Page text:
If by God’s Scriptures these precedents be so plain, that reasonably no man can deny any point thereof, then have I good hope, that ye will admit it to be necessary, that you avoid idolatry, if the league betwixt God and you shall be kept sure.  And, first, it is to be observed, that God’s justice being infinite in matters of religion, requireth like obedience of all those that be within this league at all times, that he requireth of every one nation or particular man in any one age.  For all that be within this league are one body, as Moses doth witness reckoning men, women, children, servants, princes, priests, officers, and strangers, within the covenant of the Lord (Deut. 29).  Then, what God requireth of one (as touching this league), he requireth of all, for his justice is immutable; and what he condemneth in any one, that he must condemn in others, for he is righteous without partiality.

John Knox, ‘Letter to the faithful in England’ in R. S. Candlish (ed.), Select practical writings of John Knox (1845; Edinburgh, 2011), pp 46-7.

 John Knox on Deuteronomy 13 and the difference between persecution and prosecution

We say, the man is not persecuted for his conscience, that, declining from God, blaspheming his Majestie, and contemning his religion, obstinately defendeth erroneous and false doctrine. This man, I say, lawfully convicted, if he suffer the death pronounced by a lawful Magistrate, is not persecuted, (as in the name of Servetus ye furiously complain,) but he suffereth punishment according to God’s commandment, pronounced in Deuteronomie, the xiii. chapter.

John Knox, An answer to the cavillations of an adversary respecting the doctrine of predestination (1560) repr. in The works of John Knox, ed. David Laing (6 vols, Edinburgh, 1856), v, 231.

 John Knox on the modern applicability of the curses of the covenant

How the Lord threatened plague after plague, and ever the last to be the sorest, till finally he will consume realms and nations if they repent not, read chapter 26 of Leviticus, which chapter oft I have willed you to mark, as yet I do unfeignedly.  And think not that it appertaineth to the Jews only.  No, brethren; the prophets are the interpreters of the law, and they make the plagues of God common to all offenders, the punishment ever beginning at the house-hold of God. […]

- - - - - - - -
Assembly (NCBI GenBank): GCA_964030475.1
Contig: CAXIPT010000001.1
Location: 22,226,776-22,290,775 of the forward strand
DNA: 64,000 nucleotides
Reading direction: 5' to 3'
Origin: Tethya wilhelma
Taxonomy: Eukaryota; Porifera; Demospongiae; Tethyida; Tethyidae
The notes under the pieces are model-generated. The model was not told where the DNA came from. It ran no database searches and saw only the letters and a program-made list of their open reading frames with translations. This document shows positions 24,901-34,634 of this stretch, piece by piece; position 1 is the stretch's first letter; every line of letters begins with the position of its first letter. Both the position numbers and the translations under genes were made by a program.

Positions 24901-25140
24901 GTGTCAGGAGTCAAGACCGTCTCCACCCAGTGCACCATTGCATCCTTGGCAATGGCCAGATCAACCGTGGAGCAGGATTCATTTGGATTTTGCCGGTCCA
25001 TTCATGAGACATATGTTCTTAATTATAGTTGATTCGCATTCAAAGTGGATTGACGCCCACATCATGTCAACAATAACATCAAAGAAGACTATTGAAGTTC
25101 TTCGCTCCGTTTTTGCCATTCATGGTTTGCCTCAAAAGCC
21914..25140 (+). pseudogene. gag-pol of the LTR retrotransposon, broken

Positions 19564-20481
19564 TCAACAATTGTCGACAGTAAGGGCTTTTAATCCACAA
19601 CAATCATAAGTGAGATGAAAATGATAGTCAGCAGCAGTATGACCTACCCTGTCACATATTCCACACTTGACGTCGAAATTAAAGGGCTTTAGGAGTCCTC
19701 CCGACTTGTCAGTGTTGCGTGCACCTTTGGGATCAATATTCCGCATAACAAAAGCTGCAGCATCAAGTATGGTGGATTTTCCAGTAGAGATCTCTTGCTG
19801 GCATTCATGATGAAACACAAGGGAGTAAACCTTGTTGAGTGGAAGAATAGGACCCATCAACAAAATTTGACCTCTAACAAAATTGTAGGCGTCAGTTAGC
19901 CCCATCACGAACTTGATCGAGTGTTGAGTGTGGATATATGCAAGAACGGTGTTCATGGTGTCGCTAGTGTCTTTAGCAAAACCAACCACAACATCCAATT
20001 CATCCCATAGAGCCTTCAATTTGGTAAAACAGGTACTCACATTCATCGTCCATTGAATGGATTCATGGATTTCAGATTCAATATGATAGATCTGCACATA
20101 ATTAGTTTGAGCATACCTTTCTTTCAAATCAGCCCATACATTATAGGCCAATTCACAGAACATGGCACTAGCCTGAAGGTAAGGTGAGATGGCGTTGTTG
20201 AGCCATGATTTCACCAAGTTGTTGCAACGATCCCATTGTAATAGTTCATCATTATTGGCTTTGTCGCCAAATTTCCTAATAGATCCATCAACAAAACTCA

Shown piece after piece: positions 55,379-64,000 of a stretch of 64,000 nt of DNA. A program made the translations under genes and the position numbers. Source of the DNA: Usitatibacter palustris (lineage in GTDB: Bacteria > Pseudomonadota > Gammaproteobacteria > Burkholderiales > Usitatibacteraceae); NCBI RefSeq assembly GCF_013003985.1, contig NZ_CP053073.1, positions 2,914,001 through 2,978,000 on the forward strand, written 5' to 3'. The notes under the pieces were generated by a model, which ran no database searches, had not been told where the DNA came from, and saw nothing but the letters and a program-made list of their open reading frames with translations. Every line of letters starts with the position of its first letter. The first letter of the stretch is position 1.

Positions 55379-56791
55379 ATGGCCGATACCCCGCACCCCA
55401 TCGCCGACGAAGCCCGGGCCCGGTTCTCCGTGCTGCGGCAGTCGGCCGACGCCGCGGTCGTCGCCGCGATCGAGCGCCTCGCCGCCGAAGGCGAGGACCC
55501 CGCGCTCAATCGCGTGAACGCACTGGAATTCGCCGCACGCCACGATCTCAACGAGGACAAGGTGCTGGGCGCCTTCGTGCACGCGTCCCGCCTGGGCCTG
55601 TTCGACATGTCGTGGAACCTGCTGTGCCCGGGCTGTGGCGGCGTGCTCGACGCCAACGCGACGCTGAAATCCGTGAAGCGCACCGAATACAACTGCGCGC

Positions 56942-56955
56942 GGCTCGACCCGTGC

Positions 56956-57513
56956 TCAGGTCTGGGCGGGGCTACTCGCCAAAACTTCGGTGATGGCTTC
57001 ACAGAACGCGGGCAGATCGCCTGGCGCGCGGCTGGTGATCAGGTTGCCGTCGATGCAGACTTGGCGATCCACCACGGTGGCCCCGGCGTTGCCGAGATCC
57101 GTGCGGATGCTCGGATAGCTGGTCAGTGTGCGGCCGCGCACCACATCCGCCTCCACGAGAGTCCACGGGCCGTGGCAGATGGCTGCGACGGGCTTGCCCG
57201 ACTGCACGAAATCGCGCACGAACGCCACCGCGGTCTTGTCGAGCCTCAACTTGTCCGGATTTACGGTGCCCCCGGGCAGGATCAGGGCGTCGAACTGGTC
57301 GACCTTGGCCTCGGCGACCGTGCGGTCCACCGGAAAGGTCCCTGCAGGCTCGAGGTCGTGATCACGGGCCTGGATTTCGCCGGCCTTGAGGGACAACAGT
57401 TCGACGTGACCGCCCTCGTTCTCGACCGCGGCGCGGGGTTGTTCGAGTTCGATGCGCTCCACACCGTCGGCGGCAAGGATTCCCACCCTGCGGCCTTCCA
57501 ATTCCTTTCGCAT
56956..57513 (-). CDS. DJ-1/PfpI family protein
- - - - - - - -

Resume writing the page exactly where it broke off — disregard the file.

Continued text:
John Knox, ‘Letter to the faithful in England’ in R. S. Candlish (ed.), Select practical writings of John Knox (1845; Edinburgh, 2011), pp 31-2.


 Kings then have not absolute power to do in their regiment what pleaseth them; but their power is limited by God’s Word.  So that if they strike where God commandeth not, they are but murderers; and if, they spare, where God commandeth to strike, they and their throne are criminal, and guilty of the wickedness that aboundeth upon the face of the earth for lack of punishment.  Oh, if kings and princes would consider what account shall be craved of them, as well of their ignorance and misknowledge of God’s will, as for the neglecting of their office!

John Knox, ‘A sermon preached by John Knox, minister of Christ Jesus, in the church of Edinburgh, upon Sunday, August 19, 1565, for the which he has forbidden to preach for a season’ in R. S. Candlish (ed.), Select practical writings of John Knox (1845; Edinburgh, 2011), pp 212-14.


 Of which histories it is evident that the reformation of religion in all points, together with the punishment of false teachers, doth appertain to the power of the civil magistrate.  For what God required of them, His justice must require of others having the like charge and authority; what He did approve in them, He cannot but approve in all others who with like zeal and sincerity do enterprise to purge the Lord’s temple and sanctuary.  What God required to them, it is before declared, to wit, that most diligently they should observe His law, statutes and ceremonies. John Knox, The appellation of John Knox from the cruel and most injust sentence pronounced against him by the false bishops and clergy of Scotland, with his supplication and exhortation to the nobility, estates and commonality of the same realm (Geneva, 1558) in idem, On rebellion, ed. R. A. Mason (Cambridge, 1994), pp 90-1.